If a lighting installation is not properly maintained, it will deteriorate to the point where it ceases to provide the visual conditions required. Dirt build-up on the light-emitting and transmitting surfaces of a luminaire will mean that light is obstructed and it will cease to perform as intended; thus, energy and money will be wasted. Depreciation of the lamp can also occur. Although the lamp remains lit, its light output may deteriorate to below acceptable levels. If the installation is not maintained properly by ensuring that failed lamps are replaced promptly by the correct type and colour, or that damaged or defective luminaires are repaired or replaced, then the whole appearance will be one of neglect which could affect the performance of the department.
But lighting maintenance does not only apply to the installation; it also applies to the cleanliness of the internal building surfaces, since in most lighting situations they will act as light reflectors. If they become dirty and lose their original reflectance value, some of the reflected light will be lost. Also, a poor level of decoration maintenance is likely to suggest a poor level of care and could have an effect on performance.
All lighting equipment will need to be cleaned regularly and at least once a year, but in some cases for purposes of hygiene this may need to be more frequent. To enable this to happen with the minimum of difficulty, it should be possible to reach the lighting equipment easily and safely with whatever equipment is necessary. But this must be considered at the design stage – too often luminaires are positioned in locations that are difficult to access and hence they are not maintained. If it is necessary to position a luminaire in a location that is difficult to reach, consider extra long-life lamps and totally enclosed luminaires.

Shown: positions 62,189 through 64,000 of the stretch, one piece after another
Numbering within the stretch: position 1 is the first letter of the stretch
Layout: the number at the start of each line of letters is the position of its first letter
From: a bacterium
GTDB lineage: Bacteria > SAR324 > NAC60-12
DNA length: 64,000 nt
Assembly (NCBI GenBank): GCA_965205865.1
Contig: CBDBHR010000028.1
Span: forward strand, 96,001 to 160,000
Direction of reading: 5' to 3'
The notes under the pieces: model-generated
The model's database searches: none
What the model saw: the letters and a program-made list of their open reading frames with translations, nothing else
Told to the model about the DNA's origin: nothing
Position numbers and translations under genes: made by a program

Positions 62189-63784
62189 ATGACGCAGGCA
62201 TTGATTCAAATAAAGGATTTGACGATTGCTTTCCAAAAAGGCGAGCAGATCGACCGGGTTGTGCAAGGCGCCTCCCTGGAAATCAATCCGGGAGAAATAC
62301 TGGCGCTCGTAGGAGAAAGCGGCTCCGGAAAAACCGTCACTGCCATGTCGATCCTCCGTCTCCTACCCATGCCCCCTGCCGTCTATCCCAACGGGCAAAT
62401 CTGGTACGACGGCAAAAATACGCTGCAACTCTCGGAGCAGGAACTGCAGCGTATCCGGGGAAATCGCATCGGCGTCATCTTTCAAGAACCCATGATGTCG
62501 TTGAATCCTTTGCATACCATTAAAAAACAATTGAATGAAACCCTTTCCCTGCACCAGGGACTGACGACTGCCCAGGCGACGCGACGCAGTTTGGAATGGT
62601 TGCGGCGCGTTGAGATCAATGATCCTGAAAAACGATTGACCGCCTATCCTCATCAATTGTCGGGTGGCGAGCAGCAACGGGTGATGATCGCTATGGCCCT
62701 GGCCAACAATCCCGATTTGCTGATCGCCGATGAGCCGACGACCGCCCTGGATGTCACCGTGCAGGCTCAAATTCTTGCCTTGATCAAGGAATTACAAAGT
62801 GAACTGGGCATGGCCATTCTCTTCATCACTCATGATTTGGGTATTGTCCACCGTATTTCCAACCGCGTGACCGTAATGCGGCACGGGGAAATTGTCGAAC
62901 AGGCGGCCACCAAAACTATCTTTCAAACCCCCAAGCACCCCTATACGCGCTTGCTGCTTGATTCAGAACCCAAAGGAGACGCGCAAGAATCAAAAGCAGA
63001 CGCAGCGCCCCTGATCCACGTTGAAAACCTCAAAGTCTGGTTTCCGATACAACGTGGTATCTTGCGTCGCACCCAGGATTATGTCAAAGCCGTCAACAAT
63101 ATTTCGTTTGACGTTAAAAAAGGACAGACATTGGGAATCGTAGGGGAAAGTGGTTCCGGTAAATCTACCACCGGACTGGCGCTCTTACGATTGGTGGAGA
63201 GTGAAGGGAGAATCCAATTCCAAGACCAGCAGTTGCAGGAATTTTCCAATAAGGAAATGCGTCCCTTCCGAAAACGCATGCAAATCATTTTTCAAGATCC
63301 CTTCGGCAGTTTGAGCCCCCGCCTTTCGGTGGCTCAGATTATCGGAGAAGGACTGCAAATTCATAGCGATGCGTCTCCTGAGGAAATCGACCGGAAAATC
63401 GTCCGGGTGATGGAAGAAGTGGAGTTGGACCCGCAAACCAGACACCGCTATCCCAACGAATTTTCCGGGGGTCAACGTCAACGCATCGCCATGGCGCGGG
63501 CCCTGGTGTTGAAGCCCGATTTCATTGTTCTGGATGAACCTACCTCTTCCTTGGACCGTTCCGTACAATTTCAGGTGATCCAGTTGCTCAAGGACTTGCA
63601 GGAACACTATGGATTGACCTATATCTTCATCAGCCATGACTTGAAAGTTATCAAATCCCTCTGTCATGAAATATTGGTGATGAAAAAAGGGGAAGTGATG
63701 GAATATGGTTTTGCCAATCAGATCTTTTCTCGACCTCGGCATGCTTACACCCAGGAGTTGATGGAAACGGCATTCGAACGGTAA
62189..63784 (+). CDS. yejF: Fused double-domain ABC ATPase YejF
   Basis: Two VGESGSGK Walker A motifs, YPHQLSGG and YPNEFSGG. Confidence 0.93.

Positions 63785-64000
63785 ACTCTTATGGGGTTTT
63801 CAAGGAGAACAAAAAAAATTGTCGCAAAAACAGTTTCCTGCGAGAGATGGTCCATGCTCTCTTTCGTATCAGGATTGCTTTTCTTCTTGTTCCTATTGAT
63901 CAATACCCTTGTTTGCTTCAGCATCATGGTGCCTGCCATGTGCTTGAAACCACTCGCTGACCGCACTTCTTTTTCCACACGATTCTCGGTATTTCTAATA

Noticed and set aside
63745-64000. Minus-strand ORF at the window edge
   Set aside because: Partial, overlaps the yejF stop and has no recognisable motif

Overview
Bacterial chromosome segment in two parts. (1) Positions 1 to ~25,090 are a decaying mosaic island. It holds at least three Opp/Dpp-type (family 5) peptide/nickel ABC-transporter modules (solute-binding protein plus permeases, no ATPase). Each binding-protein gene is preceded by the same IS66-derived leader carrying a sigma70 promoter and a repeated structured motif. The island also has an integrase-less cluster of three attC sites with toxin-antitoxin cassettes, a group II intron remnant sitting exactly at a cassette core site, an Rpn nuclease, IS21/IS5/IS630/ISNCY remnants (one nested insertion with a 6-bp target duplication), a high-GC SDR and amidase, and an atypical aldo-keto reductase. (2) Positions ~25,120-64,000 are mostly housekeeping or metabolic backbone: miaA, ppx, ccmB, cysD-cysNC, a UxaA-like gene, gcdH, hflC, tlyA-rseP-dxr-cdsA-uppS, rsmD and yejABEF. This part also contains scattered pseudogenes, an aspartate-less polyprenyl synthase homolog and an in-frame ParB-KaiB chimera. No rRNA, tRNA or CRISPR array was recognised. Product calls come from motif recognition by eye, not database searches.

The hospital will need to be advised about a maintenance programme, which should be supplied by the designer. They will need advice about lamp replacement and whether lamps should be replaced as they fail or whether there should be a group lamp replacement programme. Group replacement can be a cost-effective approach where there are a large number of similar fittings. It can reduce labour costs and be carried out, along with cleaning, at a time to minimise potential disruption to hospital staff and patients.
It ensures that lamps that have depreciated to beyond their useful working life are replaced with new ones. In any case, the hospital will also need to be advised about stocking replacement lamps and any other replacement components and suppliers.
Lamps need to be disposed of with care, either to landfill sites or be recycled (not incinerated). Large quantities of fluorescent or other mercurylamps should be sent to specially licensed landfill sites or be recycled.
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